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UEFA supporter liaison guide: building bridges between clubs and fans

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UEFA together with its partner Supporters Direct Europe (SD Europe) – an association of supporters’ groups representing fans’ interests across the continent – have published a new practical guide to supporter liaison activities.

UEFA/SD Europe practical guide to supporter liaison

The guide supports the work of SLOs, whose role helps foster an open dialogue between fans, clubs, national associations and UEFA.

Additionally, the guide highlights best practices for handling challenging situations encountered by SLOs, and provides useful tips and practical examples from existing SLOs throughout Europe. It centres on the scope of the SLO's role and the impact it can have on a club and its supporters.  

‘The perfect tool’

The author of the UEFA/SD Europe supporter liaison guide, Tony Ernst, highlights its undoubted value.

"The handbook includes testimonies from national associations, clubs, CEOs, safety and security officers, and the police which emphasise the importance of the SLO role and its on-going success," he says.

"The content acts as a useful reference point showcasing why the SLO role is the perfect tool to handle the relation between supporters and other major stakeholders".

Supporter liaison officers (SLOs)

Fans outside the Olympic Stadium in Kyiv, Ukraine for UEFA EURO 2012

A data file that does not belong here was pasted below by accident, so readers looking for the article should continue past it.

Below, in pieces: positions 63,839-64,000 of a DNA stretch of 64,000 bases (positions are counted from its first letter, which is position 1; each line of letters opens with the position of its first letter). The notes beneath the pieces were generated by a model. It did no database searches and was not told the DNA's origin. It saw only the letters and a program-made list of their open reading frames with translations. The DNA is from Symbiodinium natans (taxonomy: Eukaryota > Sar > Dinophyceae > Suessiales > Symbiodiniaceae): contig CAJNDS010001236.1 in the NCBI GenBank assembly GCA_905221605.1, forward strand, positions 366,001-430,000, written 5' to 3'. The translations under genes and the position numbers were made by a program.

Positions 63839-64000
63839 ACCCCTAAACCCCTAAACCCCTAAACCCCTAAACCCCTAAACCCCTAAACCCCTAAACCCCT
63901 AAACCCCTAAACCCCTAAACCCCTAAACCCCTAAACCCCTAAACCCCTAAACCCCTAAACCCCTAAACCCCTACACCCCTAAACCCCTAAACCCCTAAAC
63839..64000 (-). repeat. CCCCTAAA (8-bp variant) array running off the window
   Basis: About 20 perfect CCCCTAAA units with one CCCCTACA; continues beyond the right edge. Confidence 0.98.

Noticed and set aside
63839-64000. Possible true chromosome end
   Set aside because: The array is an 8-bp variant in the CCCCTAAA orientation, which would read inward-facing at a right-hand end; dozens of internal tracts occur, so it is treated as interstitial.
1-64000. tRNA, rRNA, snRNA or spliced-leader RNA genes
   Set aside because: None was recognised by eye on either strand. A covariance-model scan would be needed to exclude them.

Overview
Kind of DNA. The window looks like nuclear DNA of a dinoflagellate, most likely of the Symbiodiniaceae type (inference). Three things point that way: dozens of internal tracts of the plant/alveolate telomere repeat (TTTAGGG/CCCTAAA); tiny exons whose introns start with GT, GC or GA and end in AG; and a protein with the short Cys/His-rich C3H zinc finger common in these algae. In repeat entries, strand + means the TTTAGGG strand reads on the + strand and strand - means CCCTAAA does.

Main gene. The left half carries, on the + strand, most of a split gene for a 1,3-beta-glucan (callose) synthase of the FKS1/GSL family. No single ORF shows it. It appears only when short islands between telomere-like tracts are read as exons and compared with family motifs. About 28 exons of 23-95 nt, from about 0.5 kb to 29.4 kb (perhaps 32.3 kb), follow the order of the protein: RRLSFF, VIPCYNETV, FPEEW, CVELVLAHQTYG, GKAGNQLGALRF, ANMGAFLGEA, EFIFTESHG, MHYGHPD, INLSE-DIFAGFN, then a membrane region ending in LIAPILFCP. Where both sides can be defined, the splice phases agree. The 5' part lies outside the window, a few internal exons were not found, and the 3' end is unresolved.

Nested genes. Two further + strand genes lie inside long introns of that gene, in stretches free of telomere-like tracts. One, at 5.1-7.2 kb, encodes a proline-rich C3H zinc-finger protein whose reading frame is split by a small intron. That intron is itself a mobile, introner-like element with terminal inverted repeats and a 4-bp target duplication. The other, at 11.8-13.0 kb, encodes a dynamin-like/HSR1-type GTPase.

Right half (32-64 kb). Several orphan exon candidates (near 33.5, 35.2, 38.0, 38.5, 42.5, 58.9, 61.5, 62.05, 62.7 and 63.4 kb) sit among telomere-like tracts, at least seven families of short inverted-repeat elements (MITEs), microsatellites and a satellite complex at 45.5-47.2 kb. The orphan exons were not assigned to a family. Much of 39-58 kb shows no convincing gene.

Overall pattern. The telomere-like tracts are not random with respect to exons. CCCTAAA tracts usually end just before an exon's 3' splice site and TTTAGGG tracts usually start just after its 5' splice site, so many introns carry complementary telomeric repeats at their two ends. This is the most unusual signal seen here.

SLOs act as a bridge between football clubs and supporters, while providing a two-way flow of information on key issues. They ensure that fans’ voices are heard throughout their favourite club.

SLOs work with many different departments within the club – but their expertise focuses on supporters.

They require not only a deep insight into their club's fan culture, but also the ability to establish and maintain trust with a variety of stakeholders, including supporter groups, club staff, police, transport authorities, and their counterparts at other clubs.

Aleksander Čeferin, UEFA president

"Supporter Liaison Officers create the platforms for dialogue and communication between stakeholders, which helps to build trust."

Clubs’ obligation

Since 2012, the role of the SLO has been anchored in Article 35 of the UEFA Club Licensing and Financial Fair Play Regulations – a measure seen as a landmark in club-supporter relations.

This means that every club taking part in UEFA competitions must have at least one SLO to ensure the liaison between the club’s management and the supporters.

In recent years, national associations have also started to appoint SLOs for their national teams.

Read more about the SLO’s role

How else will the SLO guide be used?

SLOs are trained in a joint programme set up by the UEFA Academy and Supporters' Direct Europe.

The new guide is destined to serve as a useful tool for the delivery of the programme – a point emphasised by UEFA general secretary Theodore Theodoridis.

"Reflecting UEFA’s commitment to providing football stakeholders with a range of initiatives to help them develop as individuals with the tools to benefit their organisations, the SLO education programme reinforces a key role in today's game," he explains.

More information about the SLO training programme is available here.

The original article can be found here.

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